Warnan et al. discloses a towed acoustic transmitter forming an underwater vehicle which is itself intended for towing a linear acoustic receiving array. It consists in placing the vertical faired acoustic array of such a transmitter at the veryrear of the underwater vehicle, and in balancing the weight of this array by a faired ballast situated at the very front thereof. These two parts are joined by a girder of a small cross-section, and the center of gravity of the whole is situated at thefront of this girder and beneath it. The vehicle is towed by a cable fastened to the vehicle by a hook fixed to a swivel joint above the center of gravity. This towing makes it possible to facilitate the operations of submersion and fishing-out of thewhole while also achieving a greater depth of submersion.

Ruffa et al. discloses a cavitation-resistant sonar array having reduced spacing between transducer elements. The array has a series of transducer elements attached to an array fixture with spacing between elements being fixed at one-quarterwavelength or closer. Cavitation caused by this close spacing is eliminated by replacing water spaces between elements with a rho-c rubber which matches the acoustic impedence, z, of water, that is z=.rho.c. The rho-c material is bonded to thetransducer elements to prevent a loss of contact between the transducer elements and the spacer. A processing computation correcting the signal data is provided to account for any differences in the speed of sound, c, in the rho-c material when comparedto the speed of sound in water.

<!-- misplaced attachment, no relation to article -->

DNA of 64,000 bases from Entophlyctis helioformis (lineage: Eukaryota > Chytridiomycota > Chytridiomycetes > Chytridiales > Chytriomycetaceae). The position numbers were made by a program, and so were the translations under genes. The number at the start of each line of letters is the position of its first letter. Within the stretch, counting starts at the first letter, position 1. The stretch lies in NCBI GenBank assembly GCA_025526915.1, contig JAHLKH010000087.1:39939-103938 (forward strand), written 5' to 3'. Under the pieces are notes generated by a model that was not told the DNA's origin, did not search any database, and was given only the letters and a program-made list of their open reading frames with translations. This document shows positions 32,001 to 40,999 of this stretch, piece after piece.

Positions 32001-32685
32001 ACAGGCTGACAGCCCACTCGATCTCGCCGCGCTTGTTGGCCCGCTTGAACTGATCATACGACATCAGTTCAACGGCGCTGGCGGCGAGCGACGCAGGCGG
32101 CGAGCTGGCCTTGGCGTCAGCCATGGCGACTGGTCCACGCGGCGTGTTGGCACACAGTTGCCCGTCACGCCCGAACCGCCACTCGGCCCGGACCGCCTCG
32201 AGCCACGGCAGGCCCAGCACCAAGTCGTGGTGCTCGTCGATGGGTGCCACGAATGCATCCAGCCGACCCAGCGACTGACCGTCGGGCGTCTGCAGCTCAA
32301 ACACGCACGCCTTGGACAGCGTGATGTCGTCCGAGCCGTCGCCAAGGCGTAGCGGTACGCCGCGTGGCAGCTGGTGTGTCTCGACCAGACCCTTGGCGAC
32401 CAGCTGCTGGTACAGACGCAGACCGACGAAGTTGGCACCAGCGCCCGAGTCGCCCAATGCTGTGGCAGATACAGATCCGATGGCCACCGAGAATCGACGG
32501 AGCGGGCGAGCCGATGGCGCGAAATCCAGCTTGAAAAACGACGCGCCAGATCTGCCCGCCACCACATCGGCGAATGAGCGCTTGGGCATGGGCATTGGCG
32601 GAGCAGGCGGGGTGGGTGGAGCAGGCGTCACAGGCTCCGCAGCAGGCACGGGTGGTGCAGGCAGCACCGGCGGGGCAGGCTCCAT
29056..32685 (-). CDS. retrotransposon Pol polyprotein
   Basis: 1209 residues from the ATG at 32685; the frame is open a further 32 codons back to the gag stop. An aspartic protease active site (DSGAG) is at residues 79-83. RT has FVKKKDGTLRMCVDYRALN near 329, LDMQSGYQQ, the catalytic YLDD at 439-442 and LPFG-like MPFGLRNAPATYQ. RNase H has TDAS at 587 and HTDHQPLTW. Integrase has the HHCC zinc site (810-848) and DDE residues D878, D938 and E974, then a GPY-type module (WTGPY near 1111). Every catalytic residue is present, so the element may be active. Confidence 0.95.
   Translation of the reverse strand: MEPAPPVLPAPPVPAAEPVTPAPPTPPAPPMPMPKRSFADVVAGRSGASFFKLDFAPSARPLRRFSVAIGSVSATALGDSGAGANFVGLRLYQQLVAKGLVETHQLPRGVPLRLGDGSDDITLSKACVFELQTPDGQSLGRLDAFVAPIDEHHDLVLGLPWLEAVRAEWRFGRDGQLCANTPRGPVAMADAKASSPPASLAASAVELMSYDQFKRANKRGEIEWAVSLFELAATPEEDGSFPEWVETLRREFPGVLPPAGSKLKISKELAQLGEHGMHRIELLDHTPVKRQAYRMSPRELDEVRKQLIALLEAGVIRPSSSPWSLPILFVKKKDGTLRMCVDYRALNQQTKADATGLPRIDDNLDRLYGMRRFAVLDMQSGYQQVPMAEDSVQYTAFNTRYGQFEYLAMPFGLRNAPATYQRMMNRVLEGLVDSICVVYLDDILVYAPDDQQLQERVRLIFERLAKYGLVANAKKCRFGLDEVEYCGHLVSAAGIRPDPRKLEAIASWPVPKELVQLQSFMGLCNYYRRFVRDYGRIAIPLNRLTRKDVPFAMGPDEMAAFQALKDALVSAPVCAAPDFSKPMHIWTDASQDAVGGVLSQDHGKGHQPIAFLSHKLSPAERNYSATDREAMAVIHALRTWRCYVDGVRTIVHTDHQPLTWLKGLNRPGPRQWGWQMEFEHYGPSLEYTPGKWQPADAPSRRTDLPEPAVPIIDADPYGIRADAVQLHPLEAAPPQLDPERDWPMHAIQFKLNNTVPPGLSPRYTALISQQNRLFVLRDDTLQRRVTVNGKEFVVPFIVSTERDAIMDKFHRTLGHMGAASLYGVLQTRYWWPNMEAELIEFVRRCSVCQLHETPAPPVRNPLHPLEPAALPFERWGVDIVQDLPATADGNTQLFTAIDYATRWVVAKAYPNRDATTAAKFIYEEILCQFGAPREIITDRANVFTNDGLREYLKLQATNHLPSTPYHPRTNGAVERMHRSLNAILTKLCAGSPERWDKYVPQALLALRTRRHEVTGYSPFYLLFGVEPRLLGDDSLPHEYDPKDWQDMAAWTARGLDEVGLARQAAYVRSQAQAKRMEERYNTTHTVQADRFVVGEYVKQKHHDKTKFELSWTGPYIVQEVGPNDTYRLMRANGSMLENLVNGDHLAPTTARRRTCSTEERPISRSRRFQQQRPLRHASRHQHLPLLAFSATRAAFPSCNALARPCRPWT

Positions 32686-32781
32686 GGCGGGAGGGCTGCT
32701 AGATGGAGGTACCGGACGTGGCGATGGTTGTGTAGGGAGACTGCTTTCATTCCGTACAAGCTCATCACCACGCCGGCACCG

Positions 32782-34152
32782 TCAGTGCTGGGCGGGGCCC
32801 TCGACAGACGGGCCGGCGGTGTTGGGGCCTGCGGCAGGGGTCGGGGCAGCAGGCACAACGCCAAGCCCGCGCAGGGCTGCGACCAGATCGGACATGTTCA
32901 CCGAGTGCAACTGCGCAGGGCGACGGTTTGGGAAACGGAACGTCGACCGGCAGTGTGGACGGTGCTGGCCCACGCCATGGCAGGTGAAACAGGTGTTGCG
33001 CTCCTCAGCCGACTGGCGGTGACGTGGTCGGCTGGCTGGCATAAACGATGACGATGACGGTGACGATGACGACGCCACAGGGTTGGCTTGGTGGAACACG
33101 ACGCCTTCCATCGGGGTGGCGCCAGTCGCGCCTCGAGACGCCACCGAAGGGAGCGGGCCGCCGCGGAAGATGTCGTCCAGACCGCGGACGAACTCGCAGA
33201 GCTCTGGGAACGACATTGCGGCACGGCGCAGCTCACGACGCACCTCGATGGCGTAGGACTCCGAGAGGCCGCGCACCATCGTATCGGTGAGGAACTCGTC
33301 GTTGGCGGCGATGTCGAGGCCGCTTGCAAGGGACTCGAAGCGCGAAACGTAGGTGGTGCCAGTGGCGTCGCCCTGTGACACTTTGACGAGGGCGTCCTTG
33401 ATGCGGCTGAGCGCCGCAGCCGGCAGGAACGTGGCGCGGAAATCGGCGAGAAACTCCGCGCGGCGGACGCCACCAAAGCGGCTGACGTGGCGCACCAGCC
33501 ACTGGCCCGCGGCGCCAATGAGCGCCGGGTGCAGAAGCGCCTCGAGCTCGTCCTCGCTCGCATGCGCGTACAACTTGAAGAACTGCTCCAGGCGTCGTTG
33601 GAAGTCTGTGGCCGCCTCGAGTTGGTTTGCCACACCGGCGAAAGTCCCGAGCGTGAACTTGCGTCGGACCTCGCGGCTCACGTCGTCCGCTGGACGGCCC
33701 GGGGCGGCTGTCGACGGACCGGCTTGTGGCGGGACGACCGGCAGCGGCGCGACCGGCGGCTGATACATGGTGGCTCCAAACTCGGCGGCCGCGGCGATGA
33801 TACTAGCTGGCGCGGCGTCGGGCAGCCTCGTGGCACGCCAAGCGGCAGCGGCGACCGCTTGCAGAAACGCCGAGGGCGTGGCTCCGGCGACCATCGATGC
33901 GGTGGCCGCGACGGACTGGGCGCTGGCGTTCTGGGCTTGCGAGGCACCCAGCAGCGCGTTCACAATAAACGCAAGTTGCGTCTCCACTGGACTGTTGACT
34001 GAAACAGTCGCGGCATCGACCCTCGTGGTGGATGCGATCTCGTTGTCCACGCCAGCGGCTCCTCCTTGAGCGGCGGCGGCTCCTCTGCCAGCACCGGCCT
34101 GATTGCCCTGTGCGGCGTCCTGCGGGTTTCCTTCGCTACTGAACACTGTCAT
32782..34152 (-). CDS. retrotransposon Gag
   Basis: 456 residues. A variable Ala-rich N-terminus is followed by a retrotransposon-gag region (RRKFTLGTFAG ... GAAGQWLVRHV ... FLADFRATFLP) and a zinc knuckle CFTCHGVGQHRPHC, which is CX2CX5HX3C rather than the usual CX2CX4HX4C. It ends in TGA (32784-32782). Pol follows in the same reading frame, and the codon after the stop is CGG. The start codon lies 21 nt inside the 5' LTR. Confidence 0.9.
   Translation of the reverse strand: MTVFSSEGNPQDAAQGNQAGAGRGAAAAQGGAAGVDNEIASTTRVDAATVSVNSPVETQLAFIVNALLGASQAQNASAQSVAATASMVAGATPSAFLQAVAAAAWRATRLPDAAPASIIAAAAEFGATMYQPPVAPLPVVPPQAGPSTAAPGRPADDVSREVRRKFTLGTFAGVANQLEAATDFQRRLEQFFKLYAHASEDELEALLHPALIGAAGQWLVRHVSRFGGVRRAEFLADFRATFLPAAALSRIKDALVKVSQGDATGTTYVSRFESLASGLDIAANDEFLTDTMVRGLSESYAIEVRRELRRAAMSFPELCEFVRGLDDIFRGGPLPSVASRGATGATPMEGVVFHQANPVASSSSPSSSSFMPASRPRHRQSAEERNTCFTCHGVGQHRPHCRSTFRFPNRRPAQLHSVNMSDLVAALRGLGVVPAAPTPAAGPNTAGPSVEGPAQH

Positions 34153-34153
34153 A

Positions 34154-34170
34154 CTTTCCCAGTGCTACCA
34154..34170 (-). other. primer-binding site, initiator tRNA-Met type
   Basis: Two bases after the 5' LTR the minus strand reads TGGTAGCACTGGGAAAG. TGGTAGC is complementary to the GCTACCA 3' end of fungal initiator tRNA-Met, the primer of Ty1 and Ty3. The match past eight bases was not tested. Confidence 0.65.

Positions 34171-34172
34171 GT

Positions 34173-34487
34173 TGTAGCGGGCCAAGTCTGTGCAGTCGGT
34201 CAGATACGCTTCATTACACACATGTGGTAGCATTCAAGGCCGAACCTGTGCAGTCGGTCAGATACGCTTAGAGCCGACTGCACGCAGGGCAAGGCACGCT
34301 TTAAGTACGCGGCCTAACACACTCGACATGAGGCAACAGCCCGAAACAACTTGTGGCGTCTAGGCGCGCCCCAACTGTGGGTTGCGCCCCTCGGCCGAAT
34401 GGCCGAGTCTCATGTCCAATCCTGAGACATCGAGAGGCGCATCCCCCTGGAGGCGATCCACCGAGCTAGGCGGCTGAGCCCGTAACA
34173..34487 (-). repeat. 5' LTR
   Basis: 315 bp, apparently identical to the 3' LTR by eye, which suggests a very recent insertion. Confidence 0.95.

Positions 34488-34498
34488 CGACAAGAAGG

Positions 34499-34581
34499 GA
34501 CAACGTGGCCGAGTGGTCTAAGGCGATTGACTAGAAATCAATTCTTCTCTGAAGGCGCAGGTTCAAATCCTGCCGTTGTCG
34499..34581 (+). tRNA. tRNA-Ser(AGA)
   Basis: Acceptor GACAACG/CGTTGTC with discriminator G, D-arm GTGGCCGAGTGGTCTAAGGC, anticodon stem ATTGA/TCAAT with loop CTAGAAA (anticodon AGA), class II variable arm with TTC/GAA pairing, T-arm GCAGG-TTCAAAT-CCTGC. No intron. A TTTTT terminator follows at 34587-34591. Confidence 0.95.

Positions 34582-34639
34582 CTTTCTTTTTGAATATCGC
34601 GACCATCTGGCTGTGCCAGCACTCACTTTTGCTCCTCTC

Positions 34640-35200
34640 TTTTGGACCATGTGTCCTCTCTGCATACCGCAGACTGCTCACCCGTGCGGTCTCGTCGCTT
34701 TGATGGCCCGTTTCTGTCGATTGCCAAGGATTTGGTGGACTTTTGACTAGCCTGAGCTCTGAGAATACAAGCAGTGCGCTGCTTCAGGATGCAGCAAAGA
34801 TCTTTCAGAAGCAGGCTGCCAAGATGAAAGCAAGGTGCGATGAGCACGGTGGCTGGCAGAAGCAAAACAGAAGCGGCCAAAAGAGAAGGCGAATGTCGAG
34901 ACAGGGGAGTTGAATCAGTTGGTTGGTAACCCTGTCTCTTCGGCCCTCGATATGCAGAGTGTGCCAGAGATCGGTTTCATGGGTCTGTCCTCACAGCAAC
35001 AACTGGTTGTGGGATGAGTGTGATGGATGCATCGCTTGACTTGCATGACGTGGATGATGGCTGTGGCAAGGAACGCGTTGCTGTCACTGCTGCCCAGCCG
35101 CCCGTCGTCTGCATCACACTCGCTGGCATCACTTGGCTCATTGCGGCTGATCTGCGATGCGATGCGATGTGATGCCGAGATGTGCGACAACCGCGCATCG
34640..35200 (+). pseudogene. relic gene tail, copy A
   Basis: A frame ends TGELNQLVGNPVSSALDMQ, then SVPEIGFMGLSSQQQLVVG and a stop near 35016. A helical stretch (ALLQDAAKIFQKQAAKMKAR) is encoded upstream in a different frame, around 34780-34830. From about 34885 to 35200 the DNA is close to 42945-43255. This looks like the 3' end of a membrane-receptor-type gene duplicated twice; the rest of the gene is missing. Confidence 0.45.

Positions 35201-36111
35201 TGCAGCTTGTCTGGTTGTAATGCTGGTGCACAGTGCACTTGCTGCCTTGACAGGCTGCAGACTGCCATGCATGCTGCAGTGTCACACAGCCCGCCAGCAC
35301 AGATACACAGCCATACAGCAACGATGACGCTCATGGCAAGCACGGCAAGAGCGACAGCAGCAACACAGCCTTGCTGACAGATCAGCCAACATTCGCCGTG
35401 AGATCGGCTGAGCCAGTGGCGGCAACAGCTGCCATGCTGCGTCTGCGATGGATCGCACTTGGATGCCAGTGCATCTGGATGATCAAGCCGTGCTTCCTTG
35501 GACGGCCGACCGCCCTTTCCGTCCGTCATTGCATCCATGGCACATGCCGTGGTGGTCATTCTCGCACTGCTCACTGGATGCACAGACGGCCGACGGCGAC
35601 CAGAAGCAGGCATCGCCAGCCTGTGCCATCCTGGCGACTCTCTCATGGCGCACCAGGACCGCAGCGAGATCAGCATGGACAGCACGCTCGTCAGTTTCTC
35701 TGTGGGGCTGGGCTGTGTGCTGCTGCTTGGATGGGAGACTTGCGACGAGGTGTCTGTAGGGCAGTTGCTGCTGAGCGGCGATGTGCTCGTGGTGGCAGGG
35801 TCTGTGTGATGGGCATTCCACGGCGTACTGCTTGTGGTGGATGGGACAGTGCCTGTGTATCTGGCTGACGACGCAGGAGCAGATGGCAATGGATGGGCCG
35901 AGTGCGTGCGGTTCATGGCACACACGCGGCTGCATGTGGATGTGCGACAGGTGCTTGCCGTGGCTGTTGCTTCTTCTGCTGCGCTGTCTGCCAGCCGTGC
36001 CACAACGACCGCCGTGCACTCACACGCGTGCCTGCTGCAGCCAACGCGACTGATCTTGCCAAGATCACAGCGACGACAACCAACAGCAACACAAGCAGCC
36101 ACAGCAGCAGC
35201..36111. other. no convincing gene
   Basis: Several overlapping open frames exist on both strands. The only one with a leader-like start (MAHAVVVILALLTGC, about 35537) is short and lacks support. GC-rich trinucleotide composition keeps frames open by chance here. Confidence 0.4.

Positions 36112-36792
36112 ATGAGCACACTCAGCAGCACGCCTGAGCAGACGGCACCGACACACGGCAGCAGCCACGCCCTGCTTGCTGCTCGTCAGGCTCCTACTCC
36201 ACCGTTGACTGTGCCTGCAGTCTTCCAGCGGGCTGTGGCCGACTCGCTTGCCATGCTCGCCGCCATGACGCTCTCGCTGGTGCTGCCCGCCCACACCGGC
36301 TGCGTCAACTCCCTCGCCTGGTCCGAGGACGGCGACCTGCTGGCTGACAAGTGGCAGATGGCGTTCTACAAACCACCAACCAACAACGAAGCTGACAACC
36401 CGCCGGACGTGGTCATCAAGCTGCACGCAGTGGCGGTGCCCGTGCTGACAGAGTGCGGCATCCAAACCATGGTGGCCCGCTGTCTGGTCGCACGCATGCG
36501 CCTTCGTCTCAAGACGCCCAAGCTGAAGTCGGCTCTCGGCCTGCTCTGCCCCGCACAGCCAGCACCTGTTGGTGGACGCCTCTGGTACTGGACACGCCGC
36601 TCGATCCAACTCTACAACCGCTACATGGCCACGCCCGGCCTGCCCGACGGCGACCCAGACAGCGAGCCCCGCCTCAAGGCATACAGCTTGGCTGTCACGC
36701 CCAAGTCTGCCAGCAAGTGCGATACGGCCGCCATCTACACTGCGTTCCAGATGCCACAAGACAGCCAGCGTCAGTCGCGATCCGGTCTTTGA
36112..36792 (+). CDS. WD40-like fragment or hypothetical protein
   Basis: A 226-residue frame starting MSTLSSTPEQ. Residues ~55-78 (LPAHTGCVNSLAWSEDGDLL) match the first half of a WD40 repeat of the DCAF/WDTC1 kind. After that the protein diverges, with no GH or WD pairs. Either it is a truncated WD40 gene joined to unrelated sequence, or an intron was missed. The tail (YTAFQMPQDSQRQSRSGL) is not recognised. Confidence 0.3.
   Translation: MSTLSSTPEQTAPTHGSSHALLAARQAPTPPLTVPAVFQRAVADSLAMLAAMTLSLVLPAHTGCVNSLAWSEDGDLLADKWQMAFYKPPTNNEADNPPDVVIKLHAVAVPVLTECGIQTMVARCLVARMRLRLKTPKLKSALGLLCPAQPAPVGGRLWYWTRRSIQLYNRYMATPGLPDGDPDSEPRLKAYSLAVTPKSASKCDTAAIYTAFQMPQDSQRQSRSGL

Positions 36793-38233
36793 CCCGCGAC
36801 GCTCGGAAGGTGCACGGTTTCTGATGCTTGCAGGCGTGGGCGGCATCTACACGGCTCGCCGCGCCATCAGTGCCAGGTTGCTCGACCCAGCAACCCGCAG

Seaman et al. disclose a soft body, towable, active acoustic module including a specially formed suspension fixture and a flexible faired body enclosing an active acoustic array. The suspension fixture is a Y-shaped termination having a singleforward end and two trailing ends, one for attachment of a trailing tow cable and towed receiver array and the other for attachment of the flexible faired body. The flexible, faired body is an elongated hydrofoil having sections which allow lateralbending. The combination of the suspension feature and lateral bending feature allows the module to be deployed and recovered through underwater shipboard deployment tubes. A weight attached to the faired body near the lower rear end balances the bodyto maintain a substantially vertical position during towing.

It should be understood that the present invention would in fact enhance the functionality of the above patents by providing a solid casting of a waterproof material around a plurality of active acoustic elements, and more particularly, providingthe solid casting in the shape of a towed body.

SUMMARY OF THE INVENTION

Therefore it is an object of this invention to provide an encapsulated acoustic array within a towed body.

Another object of this invention is to provide a towed body having the acoustic array thereof encapsulated in a solid casting of material, such as polyurethane or any other suitable material.

Still another object of this invention is to provide a towed body having the acoustic array encapsulated in a solid casting of material, such that at least a portion of the solid casting material defines an outer surface of the towed body.